The sociodemographic characteristics are presented in Table 1; they generally comply with the embedded features of depressive disorder. We observed that most of the patients were women (77.5%). The mean age of onset for the first episode of depression was 43.74 (± 9.38) years. Most of the patients were retired (76.5%) and married (70.6%). Also, half of the patients had a basic education level (55.9%), and most of the patients (73.5%) lived in an urban setting. The descriptive statistics for the data related to mental illness are delineated in Table 2; all the results obtained using the assessment scales are presented in Table 3.
Table 1 Characteristics of the Studied Sample
Table 2 Descriptive Statistics for Data Related to the Mental Illness
Table 3 Descriptive Statistics Related to the Results Obtained Using the Assessment Scales
We evaluated the affective component of ToM, noting that 84.21% (48 subjects) of the cohort scored low, in terms of abilities, while the rest maintained normal capacities for emotion recognition. The emotions identified by using the “Reading the mind in the eyes” test were regrouped into the six fundamental emotions, as described by W. Gerrod Parrott, with the most recognizable being “Love” and the least recognizable being “Fear” (Table 4).
Table 4 The Relationship Between the Capacity for Reading Emotions and the Various Wellbeing Components
Regarding the dimension of wellbeing, the maximum score that could be obtained, showing the highest level of wellbeing, is 104 points. Our study shows that only 17.6% of subjects have scored above 80 points. The average score was 59.4 (standard deviation = 14.9). The FANLCT score is directly proportional to the individual quality of life and wellbeing (Table 4).
Functional wellbeing is negatively influenced (inverse correlation, R= −0.35, p < 0.05) by the number of illness episodes: the higher the number of episodes experienced by a subject, the lower the score of functional wellbeing. The level of depression also inversely correlates with physical wellbeing: the better one feels (subjective physical wellbeing), the lower their level of depression is.
There is no statistically significant correlation between the level of depression (as assessed by the BDI) and the ability to recognize emotions, generally (R = 0.07) or specifically, for the six emotions, as defined by Gerrod Parrott (joy R= 0.01, hate R = −0.05, sadness R = −0.05, fear R = 0.08, surprise R = 0.2, love R = −0.05).
There is a reverse statistically significant correlation (R = −0.35, p< 0.05) between the number of episodes and functional wellbeing: the higher the number of episodes experienced by an individual, the lower his functional wellbeing state will be. This is to be expected; however, the number of years of illness evolution does not correlate significantly with any of the wellbeing scores on these subscales. Also, the illness evolution (in terms of duration and/or the number of episodes) does not seem to correlate with the ability to “read the mind in the eyes” of others.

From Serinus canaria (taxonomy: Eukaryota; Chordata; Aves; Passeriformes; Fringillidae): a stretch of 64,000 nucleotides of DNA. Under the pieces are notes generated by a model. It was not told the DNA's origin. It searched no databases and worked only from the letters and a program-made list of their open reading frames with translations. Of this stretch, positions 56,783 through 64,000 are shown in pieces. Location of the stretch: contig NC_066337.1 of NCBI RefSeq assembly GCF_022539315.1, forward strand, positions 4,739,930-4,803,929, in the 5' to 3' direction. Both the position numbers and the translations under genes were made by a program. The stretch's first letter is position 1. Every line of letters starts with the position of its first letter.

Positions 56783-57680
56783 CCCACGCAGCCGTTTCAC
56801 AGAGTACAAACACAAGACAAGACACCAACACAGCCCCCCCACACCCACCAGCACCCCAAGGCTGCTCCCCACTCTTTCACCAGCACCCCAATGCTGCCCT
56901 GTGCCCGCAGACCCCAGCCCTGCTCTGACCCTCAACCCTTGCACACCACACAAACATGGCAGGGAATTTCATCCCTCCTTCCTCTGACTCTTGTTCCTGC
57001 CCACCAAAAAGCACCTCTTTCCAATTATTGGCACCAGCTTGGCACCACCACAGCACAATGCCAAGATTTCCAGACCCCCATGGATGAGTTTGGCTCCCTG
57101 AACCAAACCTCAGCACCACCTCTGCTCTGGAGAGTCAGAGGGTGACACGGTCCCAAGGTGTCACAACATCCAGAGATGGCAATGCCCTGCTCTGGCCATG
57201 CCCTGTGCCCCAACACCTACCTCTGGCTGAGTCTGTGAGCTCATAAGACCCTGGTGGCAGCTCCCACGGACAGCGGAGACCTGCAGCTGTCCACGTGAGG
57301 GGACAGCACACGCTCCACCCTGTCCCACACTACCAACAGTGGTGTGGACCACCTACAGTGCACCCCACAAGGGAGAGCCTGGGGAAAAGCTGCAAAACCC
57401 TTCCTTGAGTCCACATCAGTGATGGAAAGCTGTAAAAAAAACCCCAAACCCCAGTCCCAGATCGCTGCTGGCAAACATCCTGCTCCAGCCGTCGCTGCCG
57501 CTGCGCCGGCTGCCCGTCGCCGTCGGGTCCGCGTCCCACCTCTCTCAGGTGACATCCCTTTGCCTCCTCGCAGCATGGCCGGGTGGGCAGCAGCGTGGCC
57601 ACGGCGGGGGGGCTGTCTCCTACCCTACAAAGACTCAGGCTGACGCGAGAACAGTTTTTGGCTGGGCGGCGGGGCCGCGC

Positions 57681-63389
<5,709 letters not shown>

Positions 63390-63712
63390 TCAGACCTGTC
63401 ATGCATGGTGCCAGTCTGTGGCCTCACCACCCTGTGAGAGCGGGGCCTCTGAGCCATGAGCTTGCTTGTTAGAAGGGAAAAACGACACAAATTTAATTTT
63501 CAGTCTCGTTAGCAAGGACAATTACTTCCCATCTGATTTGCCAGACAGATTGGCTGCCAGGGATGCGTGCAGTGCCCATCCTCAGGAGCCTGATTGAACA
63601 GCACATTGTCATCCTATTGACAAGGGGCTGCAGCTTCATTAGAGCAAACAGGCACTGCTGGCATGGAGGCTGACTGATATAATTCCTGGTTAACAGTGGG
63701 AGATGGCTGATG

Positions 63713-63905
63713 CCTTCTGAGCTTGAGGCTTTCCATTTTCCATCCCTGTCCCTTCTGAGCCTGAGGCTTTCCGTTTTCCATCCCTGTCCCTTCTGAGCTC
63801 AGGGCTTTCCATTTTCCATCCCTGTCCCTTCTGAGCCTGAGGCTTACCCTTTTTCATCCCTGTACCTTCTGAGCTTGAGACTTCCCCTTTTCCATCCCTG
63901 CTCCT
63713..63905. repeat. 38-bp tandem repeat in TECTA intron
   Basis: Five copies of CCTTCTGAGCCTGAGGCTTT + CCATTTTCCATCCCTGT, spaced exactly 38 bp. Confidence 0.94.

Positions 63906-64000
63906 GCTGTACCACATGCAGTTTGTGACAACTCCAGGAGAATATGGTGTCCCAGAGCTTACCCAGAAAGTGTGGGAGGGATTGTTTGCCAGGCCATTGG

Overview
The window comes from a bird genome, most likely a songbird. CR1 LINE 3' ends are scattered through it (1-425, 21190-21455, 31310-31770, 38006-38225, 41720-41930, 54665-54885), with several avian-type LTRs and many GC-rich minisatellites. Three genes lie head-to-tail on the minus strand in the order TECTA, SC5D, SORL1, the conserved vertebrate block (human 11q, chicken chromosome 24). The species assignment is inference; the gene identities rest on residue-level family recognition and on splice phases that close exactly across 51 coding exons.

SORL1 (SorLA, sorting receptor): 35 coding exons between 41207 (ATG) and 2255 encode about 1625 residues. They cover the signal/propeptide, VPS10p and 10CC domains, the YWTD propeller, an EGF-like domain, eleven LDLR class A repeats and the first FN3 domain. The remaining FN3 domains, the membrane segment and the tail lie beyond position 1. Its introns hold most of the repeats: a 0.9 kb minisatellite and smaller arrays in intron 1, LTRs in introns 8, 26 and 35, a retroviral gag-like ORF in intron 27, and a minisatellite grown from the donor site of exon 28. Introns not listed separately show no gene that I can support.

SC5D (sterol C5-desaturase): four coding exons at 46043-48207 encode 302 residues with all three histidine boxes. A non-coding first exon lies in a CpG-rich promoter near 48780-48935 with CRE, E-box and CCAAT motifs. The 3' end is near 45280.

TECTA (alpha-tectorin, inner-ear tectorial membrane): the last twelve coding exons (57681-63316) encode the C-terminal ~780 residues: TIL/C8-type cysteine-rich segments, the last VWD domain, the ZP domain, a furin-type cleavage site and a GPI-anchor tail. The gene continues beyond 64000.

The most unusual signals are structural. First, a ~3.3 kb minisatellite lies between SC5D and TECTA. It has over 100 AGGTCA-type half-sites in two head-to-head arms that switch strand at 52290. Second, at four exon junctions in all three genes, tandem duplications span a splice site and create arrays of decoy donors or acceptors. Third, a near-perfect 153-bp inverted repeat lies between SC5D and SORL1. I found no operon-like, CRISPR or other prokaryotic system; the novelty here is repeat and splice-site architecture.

The ability to correctly identify emotions (ToM) seems to relate to the subjective feeling of wellbeing, as shown by the direct correlation between the “Reading the Mind in the Eye” scale scores and the wellbeing scale scores (R = 0.71, p < 0.05).
The physical wellbeing score is not correlated with the ToM score; therefore, it seems that the ability to “read the mind in the eyes” is not related to the physical state of the subject, but with the social, emotional, and functional state: the higher the scores of these items, the better the scores on the ToM scale.
The correlation between ToM and wellbeing indicates that a low ability to “read the mind in the eyes” corresponds to a low level of wellbeing. However, the strongest correlation that we found was between the functional wellbeing and the ToM scores (R = 0.76, p<0.05), followed by those regarding social wellbeing (R = 0.71, p<0.05). The ability to recognize emotions strongly correlates to the functional and social wellbeing of our study participants. A low ability to recognize emotions impacts negatively upon the functional and social wellbeing of a person. It is interesting to note that the ability to recognize “Fear” has the strongest correlation with the functional wellbeing state of a person (R = 0.63, p<0.05), as well as with the psycho-emotional wellbeing (R = 0.59), while the ability to recognize “Sadness” is strongly related to social wellbeing (R = 0.64, p<0.05).
The t-test (Student) was used for assessing differences between gender groups. No statistically significant differences were found between genders concerning scores on the BDI, FANLTC, and ToM scales.
In conclusion, our results seem to indicate that the ability to correctly discern emotions in others impacts upon personal wellbeing, especially regarding the functional and social subcomponents, with certain emotions (“fear” and “sadness”) making the greatest impact. The current intensity of depressive symptoms does not seem to impact the ability of participants to identify emotions.